The most effective way to put an end to schemes like Lodovic's is to let him try it. Copy editing -- like sound editing in a movie or any of the other production crafts whose Oscars are presented in separate ceremonies that aren't shown on TV -- is noticeable to the reader only when it is poorly done. Readers might not consciously care, but few people will bother to read a publication that consistently fails to address them in an authoritative, professional, polished voice.

Yes, "intensive local coverage" would seem to underscore the need for a local copy desk. But let's not forget that good copy editors do more than catch mistakes (such as MTA vs. MdTa police). Hopefully, they understand and appreciate what kind of local news is meaningful to the readers and can find ways to enhance those stories. They have a sense of context and history that can be supplied to stories when reporters overlook that aspect. They might even give a damn about the community and feel as if its residents deserve the best coverage humanly possible. It's not just a job -- it's an adventure and an obligation to the community to produce solid journalism.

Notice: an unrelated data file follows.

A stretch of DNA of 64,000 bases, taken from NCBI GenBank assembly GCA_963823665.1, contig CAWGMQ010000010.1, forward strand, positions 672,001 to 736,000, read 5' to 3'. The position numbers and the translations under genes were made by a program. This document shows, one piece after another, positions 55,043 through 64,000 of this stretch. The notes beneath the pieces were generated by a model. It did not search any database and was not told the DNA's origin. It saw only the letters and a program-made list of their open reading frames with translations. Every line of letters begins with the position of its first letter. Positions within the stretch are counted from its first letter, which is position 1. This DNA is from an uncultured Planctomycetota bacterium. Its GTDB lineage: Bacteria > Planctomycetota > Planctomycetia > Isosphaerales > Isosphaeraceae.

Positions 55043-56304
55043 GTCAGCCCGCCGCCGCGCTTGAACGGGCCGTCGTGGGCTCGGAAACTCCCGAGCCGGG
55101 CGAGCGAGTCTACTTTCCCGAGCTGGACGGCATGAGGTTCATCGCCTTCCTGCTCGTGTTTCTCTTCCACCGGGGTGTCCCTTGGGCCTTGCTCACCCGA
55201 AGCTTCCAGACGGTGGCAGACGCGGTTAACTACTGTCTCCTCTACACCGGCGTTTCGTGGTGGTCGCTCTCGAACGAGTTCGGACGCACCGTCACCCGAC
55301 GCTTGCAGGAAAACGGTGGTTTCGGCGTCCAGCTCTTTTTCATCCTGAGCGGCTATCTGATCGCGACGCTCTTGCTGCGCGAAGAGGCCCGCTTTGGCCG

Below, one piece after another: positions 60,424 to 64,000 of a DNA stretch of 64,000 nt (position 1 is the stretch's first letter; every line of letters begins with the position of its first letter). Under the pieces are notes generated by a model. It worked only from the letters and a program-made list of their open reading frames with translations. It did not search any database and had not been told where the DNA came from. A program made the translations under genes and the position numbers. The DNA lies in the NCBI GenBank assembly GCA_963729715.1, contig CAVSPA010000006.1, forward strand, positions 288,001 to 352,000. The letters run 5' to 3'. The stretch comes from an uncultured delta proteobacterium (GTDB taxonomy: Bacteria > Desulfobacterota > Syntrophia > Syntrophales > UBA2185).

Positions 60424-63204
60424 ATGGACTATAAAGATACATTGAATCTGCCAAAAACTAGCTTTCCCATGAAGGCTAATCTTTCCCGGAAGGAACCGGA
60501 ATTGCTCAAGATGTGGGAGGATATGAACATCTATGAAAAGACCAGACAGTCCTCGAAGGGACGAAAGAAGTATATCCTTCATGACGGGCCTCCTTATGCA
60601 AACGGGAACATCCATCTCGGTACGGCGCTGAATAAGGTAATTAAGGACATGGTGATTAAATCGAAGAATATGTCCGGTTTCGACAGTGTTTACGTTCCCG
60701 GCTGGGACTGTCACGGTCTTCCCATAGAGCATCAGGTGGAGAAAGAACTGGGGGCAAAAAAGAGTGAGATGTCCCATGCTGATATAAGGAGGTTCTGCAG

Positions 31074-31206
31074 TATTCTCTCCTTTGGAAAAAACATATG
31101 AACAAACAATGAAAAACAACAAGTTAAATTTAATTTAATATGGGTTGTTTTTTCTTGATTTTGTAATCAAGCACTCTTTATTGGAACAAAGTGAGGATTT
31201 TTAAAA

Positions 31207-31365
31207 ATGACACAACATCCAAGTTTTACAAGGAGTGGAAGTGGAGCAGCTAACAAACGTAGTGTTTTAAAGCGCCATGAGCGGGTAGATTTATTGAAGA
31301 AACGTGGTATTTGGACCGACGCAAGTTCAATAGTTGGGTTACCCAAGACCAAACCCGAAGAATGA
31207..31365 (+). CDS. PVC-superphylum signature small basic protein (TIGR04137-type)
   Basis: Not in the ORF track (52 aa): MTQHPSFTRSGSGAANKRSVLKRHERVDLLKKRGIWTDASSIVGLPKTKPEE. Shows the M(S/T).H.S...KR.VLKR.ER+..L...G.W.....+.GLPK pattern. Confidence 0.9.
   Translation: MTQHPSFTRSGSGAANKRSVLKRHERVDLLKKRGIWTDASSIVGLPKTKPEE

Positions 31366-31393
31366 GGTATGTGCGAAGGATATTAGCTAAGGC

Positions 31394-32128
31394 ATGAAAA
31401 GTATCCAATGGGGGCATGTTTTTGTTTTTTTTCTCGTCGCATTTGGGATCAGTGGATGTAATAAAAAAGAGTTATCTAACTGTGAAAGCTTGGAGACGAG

According to Mr. Allen, "Retirees made the golden age of newspapers, and they still retain the talents that once made newspapers great and compelling reading."

Today's copy editors are equally as talented as our predecessors. We have, however, less time than they did to exercise our skills. Not only are we editing and proofreading copy and writing headlines and cutlines, but we are also processing photographs, designing pages and posting photos and edited copy on newspaper Web sites.